Subjects/Keywords: estrogen; estrogen receptor; GRO-seq; swi/snf; baf57; baf180; silac; proteomic; enhancer; edc; estrogen signaling

Record DetailsSimilar RecordsGoogle PlusoneFacebookTwitterCiteULikeMendeleyreddit

APA · Chicago · MLA · Vancouver · CSE | Export to Zotero / EndNote / Reference Manager

APA (6th Edition):

Hah, N. (2011). Signal Regulated Gene Expression: Defining The Effects Of Estrogen Signaling Through Genomic And Proteomic Analyses. (Doctoral Dissertation). Cornell University. Retrieved from http://hdl.handle.net/1813/33589

Chicago Manual of Style (16th Edition):

Hah, Nasun. “Signal Regulated Gene Expression: Defining The Effects Of Estrogen Signaling Through Genomic And Proteomic Analyses.” 2011. Doctoral Dissertation, Cornell University. Accessed January 19, 2021. http://hdl.handle.net/1813/33589.

MLA Handbook (7th Edition):

Hah, Nasun. “Signal Regulated Gene Expression: Defining The Effects Of Estrogen Signaling Through Genomic And Proteomic Analyses.” 2011. Web. 19 Jan 2021.

Vancouver:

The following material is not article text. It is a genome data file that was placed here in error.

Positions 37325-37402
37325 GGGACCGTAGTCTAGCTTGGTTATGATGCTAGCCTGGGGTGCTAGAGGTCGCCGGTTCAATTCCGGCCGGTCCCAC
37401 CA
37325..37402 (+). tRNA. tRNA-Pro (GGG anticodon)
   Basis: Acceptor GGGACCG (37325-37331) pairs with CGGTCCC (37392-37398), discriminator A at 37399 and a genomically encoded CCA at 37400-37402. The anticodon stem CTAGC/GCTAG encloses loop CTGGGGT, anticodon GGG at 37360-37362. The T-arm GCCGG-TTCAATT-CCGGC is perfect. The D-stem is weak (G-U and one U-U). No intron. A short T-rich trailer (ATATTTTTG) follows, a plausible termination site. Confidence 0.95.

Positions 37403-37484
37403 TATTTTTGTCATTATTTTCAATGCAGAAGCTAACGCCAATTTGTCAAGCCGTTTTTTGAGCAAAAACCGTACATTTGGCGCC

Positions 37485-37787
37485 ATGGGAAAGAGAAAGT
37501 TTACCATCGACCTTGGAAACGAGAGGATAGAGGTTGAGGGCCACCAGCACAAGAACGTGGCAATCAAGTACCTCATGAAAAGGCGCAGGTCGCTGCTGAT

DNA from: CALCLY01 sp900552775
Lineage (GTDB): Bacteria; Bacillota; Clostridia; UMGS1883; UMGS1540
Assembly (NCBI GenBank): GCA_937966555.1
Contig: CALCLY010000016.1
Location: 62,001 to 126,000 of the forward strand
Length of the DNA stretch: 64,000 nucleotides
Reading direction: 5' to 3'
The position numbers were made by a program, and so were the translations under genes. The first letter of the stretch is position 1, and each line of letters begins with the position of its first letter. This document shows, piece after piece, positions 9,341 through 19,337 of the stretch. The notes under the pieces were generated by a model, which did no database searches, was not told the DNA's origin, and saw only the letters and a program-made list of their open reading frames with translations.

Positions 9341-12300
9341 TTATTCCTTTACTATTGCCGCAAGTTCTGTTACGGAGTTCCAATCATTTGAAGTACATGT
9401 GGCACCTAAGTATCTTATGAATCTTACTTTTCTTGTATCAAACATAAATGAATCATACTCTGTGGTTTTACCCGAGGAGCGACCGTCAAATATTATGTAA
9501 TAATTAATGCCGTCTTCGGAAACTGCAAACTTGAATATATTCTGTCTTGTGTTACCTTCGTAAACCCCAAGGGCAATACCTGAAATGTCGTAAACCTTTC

Hah N. Signal Regulated Gene Expression: Defining The Effects Of Estrogen Signaling Through Genomic And Proteomic Analyses. [Internet] [Doctoral dissertation]. Cornell University; 2011. [cited 2021 Jan 19]. Available from: http://hdl.handle.net/1813/33589.

Council of Science Editors:

Hah N. Signal Regulated Gene Expression: Defining The Effects Of Estrogen Signaling Through Genomic And Proteomic Analyses. [Doctoral Dissertation]. Cornell University; 2011. Available from: http://hdl.handle.net/1813/33589


Cornell University

2. Frizzell, Kristine. Mechanisms Of Transcriptional Regulation By Proteins In The Nad+ Metabolic Pathway.

Degree: PhD, Biochemistry, 2011, Cornell University